No word in Italian

It’s an unspeakably beautiful spring day and having given the next chapter in my new book to my writing group, I’m puttering in the yard with a relatively clear conscience. Now Italian has many marvelous words, and speaks eloquently of many concepts that English, with all her 600,000 to 1 million words can not easily express, but I modestly offer these additions to the language of Dante.

1. puttering: How can a language manage without this charmingly onomatopoetic term for the quiet pleasure of doing little useful things in the house or, today, among perennials? Italian has “lavoretti” (lit. little jobs), but the put-put-put of happy busyness isn’t there — the lighter side of Anglo-Saxon pleasure-in-work.

2. cozy: Once on a winter evening in Naples, we were having dinner with our Neapolitan friend Giorgio De La Morte (yes, Giorgio of Death, cousin [no kidding] to Angelo De La Morte). Anyway, we’re with Giorgio and Maria, his Swedish girlfriend. “What is Italian for ‘cozy’?” Maria asked. Giorgio didn’t know, nor did Maurizio. Maria and I elaborated eagerly: it’s cold and blistery outside and you’re inside with a fire, with friends, all toasty. Blank stare from Giorgio, who was perhaps too much of a gentleman to ask just why a human culture would situate itself in such a place. The end of a long linguistic discussion, energized by wine: There’s no “cozy” in Italian, nor in the Neapolitan dialect which, like Yiddish, has hundreds of minutely descriptive terms for personality types, but if you want “cozy,” go to a cold place.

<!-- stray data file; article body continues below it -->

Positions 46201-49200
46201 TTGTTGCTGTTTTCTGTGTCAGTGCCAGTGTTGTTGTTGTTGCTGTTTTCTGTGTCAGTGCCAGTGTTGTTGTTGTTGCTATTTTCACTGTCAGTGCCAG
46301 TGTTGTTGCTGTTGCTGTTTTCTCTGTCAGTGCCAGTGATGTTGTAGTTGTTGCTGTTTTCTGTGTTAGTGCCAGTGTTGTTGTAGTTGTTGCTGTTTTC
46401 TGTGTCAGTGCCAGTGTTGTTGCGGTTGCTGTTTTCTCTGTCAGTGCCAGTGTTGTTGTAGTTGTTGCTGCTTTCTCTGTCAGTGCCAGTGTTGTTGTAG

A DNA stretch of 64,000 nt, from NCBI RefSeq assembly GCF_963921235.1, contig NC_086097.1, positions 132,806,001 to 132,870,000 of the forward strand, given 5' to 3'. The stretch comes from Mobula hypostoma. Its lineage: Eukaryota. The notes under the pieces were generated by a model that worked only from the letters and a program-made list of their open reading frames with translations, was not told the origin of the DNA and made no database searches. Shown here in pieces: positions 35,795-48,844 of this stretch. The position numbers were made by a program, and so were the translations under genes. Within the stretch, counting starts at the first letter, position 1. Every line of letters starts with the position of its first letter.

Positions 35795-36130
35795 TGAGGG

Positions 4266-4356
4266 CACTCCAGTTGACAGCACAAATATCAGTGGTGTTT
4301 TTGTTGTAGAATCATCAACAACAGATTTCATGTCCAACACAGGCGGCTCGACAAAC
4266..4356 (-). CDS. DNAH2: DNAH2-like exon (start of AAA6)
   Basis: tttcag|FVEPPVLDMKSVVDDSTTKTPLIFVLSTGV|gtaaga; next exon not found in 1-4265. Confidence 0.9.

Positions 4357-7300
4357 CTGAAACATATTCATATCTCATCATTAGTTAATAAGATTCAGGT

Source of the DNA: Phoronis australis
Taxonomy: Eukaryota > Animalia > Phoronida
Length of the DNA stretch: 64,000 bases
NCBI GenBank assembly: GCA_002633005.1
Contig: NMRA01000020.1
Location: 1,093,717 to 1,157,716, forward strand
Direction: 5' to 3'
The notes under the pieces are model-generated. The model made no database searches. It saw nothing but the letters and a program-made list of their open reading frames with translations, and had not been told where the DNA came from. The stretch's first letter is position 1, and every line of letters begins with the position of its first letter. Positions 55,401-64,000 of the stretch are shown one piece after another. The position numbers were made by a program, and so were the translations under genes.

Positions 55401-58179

3. snug: See above. And doesn’t just the saying of “snug” conjure comfort, feet pajamas, soft blankets, hot chocolate, and being held?

4. privacy:: Nope, or rather, yes, there’s a borrowed word, “privacy,” for that strange quality some cultures value.

I came upon this unhappy thought for a bright spring day: “Half of the existing 6,700 languages in the world will die away in a century and another 2,000 languages will be endangered if no efforts are made to save them.” Every one must hold, like a treasure box, precious values and sensations like cozy and snug.

Pamela Schoenewaldt, historical novels of immigration and the search for self in new worlds: WHEN WE WERE STRANGERS, SWIMMING IN THE MOON, and UNDER THE SAME BLUE SKY (all HarperCollins).

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Workshop on Point of View for the Knoxville Writers Guild, Sat. Feb. 18, 2017, 10am to noon

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“Absorbing and layered with rich historical details, in Under the Same Blue Sky, Schoenewaldt weaves a tender and at times, heartbreaking story about German-Americans during World War I. With remarkable compassion, the author skillfully portrays conflicted loyalties, the search for belonging, the cruelty of war, and the resilience of the human spirit.”—Ann Weisgarber, author of The Promise and The Personal History of Rachel Dupree

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